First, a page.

Biofuel Industry



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SpeakersVeitch The Hon Michael; Kelly The Hon Tony
BusinessQuestions Without Notice


BIOFUEL INDUSTRY
Page: 3895

The Hon. MICHAEL VEITCH: My question is addressed to the Minister for Lands, Minister for Rural Affairs, and Minister for Regional Development. Can the Minister update the House on the impact of Federal Government policies on the local biofuel industry?

The Hon. TONY KELLY: I thank the honourable member for his continued interest in the biofuel industry. This morning's Sydney Morning Herald reported that Deputy Prime Minister Mark Vaile has pledged $5 million for a campaign to promote biofuel use. That much! The Prime Minister cannot give away enough money in other areas during this Federal election campaign, but it seems that for the ethanol industry, the biofuel industry—a potential provider of jobs in the bush and crops for farmers, not to mention cleaner, greener fuel for motorists—all the Federal Government can pull together is $5 million for an advertising campaign. After 11 years in power, the Howard Government's vision for the biofuel industry amounts to a hastily pulled together $5 million advertising campaign.

It would be less insulting to rural and regional Australia if the Howard Government's refusal to introduce a biofuel mandate was not having such a destructive effect on local Australian businesses. Last month I informed the House of the decision by the biofuel company Agri Energy to pull out of plans for a number of ethanol plants, including some in country New South Wales. In the words of one company executive:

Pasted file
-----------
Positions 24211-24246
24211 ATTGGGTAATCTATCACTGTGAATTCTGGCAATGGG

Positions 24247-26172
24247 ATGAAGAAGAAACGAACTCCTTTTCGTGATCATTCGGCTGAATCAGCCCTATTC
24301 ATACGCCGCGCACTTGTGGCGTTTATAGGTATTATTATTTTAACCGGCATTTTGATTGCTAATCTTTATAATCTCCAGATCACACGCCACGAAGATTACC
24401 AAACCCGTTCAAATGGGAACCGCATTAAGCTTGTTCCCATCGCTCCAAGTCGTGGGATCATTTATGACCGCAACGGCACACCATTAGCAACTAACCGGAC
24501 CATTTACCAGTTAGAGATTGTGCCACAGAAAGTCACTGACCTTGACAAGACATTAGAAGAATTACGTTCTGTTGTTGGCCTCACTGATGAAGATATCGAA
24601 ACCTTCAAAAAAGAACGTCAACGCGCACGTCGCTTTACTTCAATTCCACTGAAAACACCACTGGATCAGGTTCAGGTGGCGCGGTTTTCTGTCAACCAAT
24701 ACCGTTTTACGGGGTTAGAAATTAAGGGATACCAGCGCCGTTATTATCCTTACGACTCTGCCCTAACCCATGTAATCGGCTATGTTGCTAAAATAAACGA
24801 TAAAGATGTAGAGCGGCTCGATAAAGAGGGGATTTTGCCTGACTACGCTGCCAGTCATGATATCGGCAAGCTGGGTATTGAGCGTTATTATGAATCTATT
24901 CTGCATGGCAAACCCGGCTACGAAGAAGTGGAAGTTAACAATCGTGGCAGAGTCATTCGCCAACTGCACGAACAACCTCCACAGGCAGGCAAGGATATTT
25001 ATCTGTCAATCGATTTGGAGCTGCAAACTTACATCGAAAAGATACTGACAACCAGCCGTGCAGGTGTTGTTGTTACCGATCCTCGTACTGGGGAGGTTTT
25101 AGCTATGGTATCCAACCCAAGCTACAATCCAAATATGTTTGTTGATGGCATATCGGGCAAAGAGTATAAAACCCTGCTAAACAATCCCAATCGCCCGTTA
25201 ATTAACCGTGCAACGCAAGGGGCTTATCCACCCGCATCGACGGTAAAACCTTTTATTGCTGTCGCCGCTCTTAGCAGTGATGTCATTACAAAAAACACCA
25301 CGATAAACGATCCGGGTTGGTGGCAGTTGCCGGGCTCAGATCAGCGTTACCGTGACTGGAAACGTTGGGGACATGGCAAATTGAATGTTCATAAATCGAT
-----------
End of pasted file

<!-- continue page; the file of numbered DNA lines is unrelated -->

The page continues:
Our knowledge is that mandating will not happen and of course they—the oil companies—do not need us and so there will be a target for biofuels—but targets have been shown in this country not to work.
Under the out-of-touch Federal Government, the story gets worse for biofuel. Last week an established biofuel company, the Australian Biodiesel Group, informed the Australian Stock Exchange that it would be downsizing operations in Australia. Did it criticise the State Government for introducing its ethanol mandate? No. Did it criticise the other States, competitors or key players in the industry? No. Did it say it was simply a case of bad luck and "thems the breaks" in business? No. The villain front and centre in this tragic tale is none other than the Howard-Vaile Government.

[Interruption]

The Nationals do not want to hear about jobs in the country. They do not want to hear about the biofuels industry. The announcement by the Australian Biodiesel Group last week means the sale of an oil crushing mill in Moree, job losses, a company restructure, and the mothballing of all activities, including future plans, until the biofuel horizon looks much brighter. The company's press release stated:
      Effective and unstable policy settings continue to undermine the biodiesel industry.

      In the view of the Board, the (Federal) 350 million litre biofuel target policy mechanism has failed to establish market access.
There it is in black and white: The Nationals' biofuel strategy has failed. That is the view of an established Australian biodiesel company. The Nationals should hang their heads in shame. They like to talk about biofuels but when it comes to the crunch we get nothing but a plan to remove import protection after 2011 and to slash current subsidies for local producers. There is no long-term plan, no certainty, and no real comfort for local producers and potential investors. It is just a lazy repackaging of what today's Sydney Morning Herald reported "would be financed out of existing programs". In other words, it is nothing new.

No wonder the Australian Renewable Fuels Association described the Coalition policy as "weak". Indeed, its chief executive officer, John Lillywhite, said, "The biodiesel industry cannot survive if the Government continues this indifference towards it." The Howard Government's desperate election slogan is "Go for Growth". But when it comes to biofuels, the reality could not be further from the truth. [Time expired.]